I also teach and conduct workshops which I love doing. I am sure I inherited this passion from my parents. Just like my teachers in Russia, I keep no secrets from my students and share my knowledge with them completely. I always remember the famous saying by Leonardo Da Vinci, Poor is the student, if he doesn’t become as good or better then his teacher and I myself believe this to be true. 


I have taught in many art schools and venues, including the Florence Academy of Art in Italy. It is fascinating to see just how many people around the world and outside of Russia are literally starving to learn Classical Art. After being suppressed by modernistic movements for decades, the traditional principles and methods in art education, nurtured by the Masters for centuries, are now left exhausted from neglect and brutally abused by mediocre artists and their loud-mouth media propagandists and supporters, so called 'art critics', who can't draw either but surely can talk....   As a result, we now starting to witness a counter movement ... For example, educational art magazines in American bookstores, are now attempting to bring back and teach what was almost lost - the science of great realism and the academically structured school. This of course is quite a challenge today as substantial damage has already been done and the system is caught up in-between two extremes of inability and inadequacy: abstractionism which does not require skill and can be painted or sculpted with your eyes closed and also photorealism which is basically a copy of a photograph.


Historically, Russia was fortunate to keep its traditional art education intact and on the highest level, because in modern times, during the period of the Cold War and the Iron Curtain, Russia’s fine art curriculum in their art schools and universities was not affected or influenced in any way by modernism. I recall a comment made by a Canadian art academy professor, to one of my Russian professors, while his Canadian delegation toured the Surikov academy in 1988. He declared,  What the Russian art students have now, we Canadian art universities lost years ago.

My client and great friend, Ambassador Michael Novak, from the American Enterprise Institute in Washington, D.C. once told me, One good thing came out of the Iron Curtain - the superb art education in Russia. The Russian borders have now been finally opened and the world is becoming smaller and hopefully a safer place to live, but the Russian School of Art has unfortunately become vulnerable to outside ideas and influences of so-called free expression in art,  which sadly may now negatively affect traditional academic values and produce fewer skilled artists. We hope that will not happen and that the world renowned famous traditional Russian school of art will remain strong and steadfast.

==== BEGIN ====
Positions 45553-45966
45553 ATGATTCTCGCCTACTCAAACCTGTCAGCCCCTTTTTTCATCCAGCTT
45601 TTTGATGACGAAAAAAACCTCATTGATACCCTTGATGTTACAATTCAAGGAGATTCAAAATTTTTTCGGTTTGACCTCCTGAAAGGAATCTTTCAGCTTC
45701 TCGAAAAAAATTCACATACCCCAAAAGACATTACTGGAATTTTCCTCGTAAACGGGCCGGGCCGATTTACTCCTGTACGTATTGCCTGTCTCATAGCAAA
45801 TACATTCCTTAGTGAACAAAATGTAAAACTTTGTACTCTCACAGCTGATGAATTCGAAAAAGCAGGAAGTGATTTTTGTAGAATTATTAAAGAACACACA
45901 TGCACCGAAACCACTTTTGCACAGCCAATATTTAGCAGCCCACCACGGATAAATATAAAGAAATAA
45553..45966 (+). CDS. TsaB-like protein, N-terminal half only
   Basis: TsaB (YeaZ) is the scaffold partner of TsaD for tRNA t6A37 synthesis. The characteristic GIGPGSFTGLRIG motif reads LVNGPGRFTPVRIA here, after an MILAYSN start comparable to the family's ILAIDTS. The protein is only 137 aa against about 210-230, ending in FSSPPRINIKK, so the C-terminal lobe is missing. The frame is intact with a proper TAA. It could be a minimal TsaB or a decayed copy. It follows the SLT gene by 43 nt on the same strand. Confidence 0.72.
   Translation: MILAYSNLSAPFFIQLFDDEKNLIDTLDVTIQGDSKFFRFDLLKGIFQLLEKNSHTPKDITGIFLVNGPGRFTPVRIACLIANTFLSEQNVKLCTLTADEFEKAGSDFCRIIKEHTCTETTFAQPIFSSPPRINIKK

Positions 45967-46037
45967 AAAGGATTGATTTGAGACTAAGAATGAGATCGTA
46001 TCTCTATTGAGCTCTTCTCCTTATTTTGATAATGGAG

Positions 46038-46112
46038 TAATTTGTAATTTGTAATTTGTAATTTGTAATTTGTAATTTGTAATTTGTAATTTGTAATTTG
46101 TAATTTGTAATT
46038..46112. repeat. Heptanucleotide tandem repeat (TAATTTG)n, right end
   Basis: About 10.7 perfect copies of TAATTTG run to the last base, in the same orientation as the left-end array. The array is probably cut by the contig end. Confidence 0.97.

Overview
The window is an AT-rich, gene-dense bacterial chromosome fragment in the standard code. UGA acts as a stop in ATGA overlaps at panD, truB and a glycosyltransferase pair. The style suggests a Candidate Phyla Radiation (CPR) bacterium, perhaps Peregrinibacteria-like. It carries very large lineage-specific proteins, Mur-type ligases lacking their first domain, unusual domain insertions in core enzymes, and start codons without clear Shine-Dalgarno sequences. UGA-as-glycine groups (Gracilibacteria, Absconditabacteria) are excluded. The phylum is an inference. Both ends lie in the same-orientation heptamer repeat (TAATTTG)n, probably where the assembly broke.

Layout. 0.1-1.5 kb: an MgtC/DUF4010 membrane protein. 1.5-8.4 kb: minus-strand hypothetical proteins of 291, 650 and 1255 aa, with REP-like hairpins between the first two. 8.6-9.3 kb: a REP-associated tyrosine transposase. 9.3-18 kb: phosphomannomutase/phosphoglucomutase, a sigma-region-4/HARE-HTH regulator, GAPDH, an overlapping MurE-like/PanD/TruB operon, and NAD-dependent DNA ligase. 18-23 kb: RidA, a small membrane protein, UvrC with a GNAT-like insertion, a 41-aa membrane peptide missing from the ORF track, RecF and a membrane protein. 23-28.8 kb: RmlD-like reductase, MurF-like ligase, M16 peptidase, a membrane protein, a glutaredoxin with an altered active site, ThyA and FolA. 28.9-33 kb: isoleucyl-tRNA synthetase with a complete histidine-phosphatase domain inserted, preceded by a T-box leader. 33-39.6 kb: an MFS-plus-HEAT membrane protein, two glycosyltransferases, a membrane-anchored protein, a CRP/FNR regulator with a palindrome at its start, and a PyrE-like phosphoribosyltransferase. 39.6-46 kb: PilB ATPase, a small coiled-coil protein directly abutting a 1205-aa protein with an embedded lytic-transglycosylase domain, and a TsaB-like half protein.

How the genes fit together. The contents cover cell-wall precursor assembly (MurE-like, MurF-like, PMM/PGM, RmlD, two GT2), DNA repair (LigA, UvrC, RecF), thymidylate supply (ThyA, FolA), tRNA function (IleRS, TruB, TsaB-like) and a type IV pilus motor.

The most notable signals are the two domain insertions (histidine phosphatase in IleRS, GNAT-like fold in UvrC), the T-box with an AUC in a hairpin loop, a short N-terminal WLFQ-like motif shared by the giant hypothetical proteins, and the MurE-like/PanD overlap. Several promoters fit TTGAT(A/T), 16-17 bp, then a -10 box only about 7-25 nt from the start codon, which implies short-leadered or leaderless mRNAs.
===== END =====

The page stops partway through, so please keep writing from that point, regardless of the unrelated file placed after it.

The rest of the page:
Russia’s historical influence and impact on the art world had it all. There were classicists like Briullov and Kiprensky, itinerants like Kramskoy and Repin, Moscow magnates such as Shchukin and Morozov whose influence gave birth to French Impressionists, and even pioneers of the world's modern art movement like Kandinsky and Malevich, also came out of the Russian fine art school. Visual art education was obviously broad ranged, but yet it remained loyal to the best traditions of the famous art academies. 

The Children’s Art School is a jewel which Glazov can be so proud of.  Just like you, at the age of nine, I was directed and mentored by wonderful artists and teachers and it was there, in their loving care when I took my first steps towards becoming a professional artist.  I remember them throughout my life and career. 

And I will leave you with one last thought, as many talented artists today struggle with making a career choice to be a visual artist, abandoning their artistic dreams and ambitions for more seemingly secure professions in technology, science and business. Stay focused on your dream and do not let it go. In today’s information highway and globally connected world, there are so many abundant opportunities for you as an artist to acquire and develop your business and marketing networks, knowledge and skills necessary to become a successful visual artist - successful in personal fulfillment as an artist and as an art professional, whether in your own marketplace or anywhere in the world. I am proud of your fine and hard work. You must remember to keep the traditions alive and treasure the fine heritage of your art education, to keep true to its integrity and to maintain the highest standards, for your generation and for generations to come.

Again, thank you so much for your letter.  Next time when I am in Glazov, I will certainly come and visit you all.

Very best wishes,



Igor V. Babailov